Dungeness crab closures in California to impact holiday sales
A 120-mile portion of the commercial Dungeness crab fishery in northern California, U.S.A. that was scheduled to open on 1 December will remain closed at the recommendation of state health agencies because of toxic algae bloom, according to the California Department of Fish and Wildlife.
While the closure of some of the California Dungeness crab fishing areas is not expected to last as long as last season’s closures, the move will certainly impact crab supply for the holiday season.
Under an emergency rulemaking, the area between Point Reyes and the Mendocino/Sonoma county line has been closed since 15 November and remains closed due to elevated domoic acid levels, CDFW said.
In addition, Washington and Oregon have acted to delay their 2016 Dungeness crab seasons.
“The supply is going to be a little tight,” Koen Vermeylen, director of meat and seafood for Sacramento, California-based Raley’s, told The Modesto Bee. “You’re not going to see the USD 3.99 (EUR 3.77) [a pound] crab, the USD 4.99 (EUR 4.71) sales.”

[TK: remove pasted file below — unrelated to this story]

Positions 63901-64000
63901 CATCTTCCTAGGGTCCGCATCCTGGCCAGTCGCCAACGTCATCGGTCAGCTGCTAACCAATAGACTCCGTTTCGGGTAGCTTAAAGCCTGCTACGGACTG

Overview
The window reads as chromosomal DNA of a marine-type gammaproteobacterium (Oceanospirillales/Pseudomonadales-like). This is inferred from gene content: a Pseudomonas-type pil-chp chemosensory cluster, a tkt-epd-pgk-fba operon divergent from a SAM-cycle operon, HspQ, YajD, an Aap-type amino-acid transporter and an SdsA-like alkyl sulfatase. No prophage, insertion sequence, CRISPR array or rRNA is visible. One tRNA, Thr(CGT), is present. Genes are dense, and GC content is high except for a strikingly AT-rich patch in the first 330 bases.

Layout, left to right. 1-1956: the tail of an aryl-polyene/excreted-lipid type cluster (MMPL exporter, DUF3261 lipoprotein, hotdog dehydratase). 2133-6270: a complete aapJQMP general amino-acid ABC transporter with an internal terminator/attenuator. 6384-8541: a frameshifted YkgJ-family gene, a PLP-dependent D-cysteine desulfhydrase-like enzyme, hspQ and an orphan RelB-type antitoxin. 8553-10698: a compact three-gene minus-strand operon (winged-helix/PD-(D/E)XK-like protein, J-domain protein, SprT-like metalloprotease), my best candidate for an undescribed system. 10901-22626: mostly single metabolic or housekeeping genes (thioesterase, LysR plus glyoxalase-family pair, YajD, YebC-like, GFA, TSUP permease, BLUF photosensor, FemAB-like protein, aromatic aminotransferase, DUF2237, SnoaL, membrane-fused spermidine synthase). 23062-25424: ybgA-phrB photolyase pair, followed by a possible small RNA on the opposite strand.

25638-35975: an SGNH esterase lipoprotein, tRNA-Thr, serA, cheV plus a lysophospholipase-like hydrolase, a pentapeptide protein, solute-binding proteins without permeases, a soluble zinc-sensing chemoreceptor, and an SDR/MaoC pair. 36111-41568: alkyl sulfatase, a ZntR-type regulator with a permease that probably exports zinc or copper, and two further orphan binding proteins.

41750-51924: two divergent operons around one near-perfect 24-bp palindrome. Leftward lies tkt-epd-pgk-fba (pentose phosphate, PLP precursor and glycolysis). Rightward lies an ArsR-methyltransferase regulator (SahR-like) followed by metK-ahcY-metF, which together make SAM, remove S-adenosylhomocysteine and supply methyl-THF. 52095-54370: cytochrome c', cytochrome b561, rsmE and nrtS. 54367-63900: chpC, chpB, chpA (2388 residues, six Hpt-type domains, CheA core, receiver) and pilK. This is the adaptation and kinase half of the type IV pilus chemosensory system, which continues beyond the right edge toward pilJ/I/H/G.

For the 2015-2016 season, most of the California coast was closed for Dungeness crab fishing through March, costing the fishery tens of millions of dollars in lost sales.
However, this year, the fishery north of Humboldt Bay to the Oregon state line will open on 1 December, and remains open from Point Reyes southward.
Plus, “the closed portions of the coast may open once testing by state agencies shows that the area is safe with regard to domoic acid levels,” CDFW said in a press statement.
The closure is understandable, Dave Bitts, president of the Pacific Coast Federation of Fishermen’s Associations told The Modesto Bee, and he hopes the disruptions will be modest compared to last season’s closures.
“There’s not nearly as many (tainted crabs) as there were last year. It’s much more localized,” he said.